Think the interrobang is strange? Well, the nonstandard punctuation department is hardly a lonely place. For centuries, humans have been toying with squiggly lines and dots, trying to get them to do more than the jobs of standard punctuation.
One of the interrobang’s odd companions arose near the end of the 1800s when French poet Alcanter de Brahm invented a mark to show when an author intended a sentence to be understood on a different level than is initially read. Thus, the irony mark: ؟
Just for fun, here is how two quotes from one of history’s funniest users of irony, Mark Twain, would look with the irony mark:
– All generalizations are false, including this one؟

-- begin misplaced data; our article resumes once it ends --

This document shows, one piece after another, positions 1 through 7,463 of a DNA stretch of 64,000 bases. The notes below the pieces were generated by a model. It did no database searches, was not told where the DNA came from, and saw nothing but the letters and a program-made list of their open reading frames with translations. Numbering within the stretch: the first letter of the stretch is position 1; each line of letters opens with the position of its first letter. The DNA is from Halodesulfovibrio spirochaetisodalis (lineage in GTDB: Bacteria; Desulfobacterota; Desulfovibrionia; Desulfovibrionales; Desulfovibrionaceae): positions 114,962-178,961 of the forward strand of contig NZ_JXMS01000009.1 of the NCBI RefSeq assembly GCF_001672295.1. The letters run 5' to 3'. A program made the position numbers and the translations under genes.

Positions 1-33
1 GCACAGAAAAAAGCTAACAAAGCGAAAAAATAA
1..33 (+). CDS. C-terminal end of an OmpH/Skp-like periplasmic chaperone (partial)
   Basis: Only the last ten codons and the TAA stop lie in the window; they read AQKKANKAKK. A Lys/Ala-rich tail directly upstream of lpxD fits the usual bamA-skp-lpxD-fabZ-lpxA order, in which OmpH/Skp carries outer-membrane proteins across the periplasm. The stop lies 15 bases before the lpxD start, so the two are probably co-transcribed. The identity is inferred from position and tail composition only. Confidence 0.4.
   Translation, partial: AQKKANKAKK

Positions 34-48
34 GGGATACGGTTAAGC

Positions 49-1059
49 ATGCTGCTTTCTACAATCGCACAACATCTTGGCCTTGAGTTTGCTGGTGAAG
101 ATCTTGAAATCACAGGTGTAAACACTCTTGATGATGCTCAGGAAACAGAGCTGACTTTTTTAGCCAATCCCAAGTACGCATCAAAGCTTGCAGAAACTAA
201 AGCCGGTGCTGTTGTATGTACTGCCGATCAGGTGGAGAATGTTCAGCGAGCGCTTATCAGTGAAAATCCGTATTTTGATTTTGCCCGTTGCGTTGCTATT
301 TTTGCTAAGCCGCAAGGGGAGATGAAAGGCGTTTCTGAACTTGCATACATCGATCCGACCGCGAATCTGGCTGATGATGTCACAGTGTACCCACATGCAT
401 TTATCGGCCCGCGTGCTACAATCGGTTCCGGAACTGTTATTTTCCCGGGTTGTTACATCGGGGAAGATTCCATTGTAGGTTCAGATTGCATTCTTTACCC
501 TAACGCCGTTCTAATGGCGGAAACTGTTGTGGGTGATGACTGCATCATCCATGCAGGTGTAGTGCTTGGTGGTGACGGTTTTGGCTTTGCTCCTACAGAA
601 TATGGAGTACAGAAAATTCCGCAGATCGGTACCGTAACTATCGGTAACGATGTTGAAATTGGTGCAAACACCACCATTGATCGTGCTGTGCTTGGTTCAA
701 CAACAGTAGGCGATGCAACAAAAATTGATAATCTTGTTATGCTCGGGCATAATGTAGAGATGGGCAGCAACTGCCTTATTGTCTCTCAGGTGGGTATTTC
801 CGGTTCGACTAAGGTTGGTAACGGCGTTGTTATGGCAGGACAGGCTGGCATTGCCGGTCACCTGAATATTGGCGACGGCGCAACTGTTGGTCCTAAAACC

– Let us live so that when we come to die even the undertaker will be sorry؟
Yet, Twain didn’t use the irony mark. And, despite Alcanter de Brahm’s attempts, the irony mark is still rarely seen. I think the reason comes down to authors’ respect for their readers. One who writes needs to work to express their ideas clearly. After that, the writer must trust the intelligence of their readers and that they will understand irony when they come across it.
But if you subscribe to the Idiocracy view of future and fear the dumbing down of popular culture (How soon until we see this contest: Explain the meaning of life in 140 characters or less.), we might one day need the irony mark.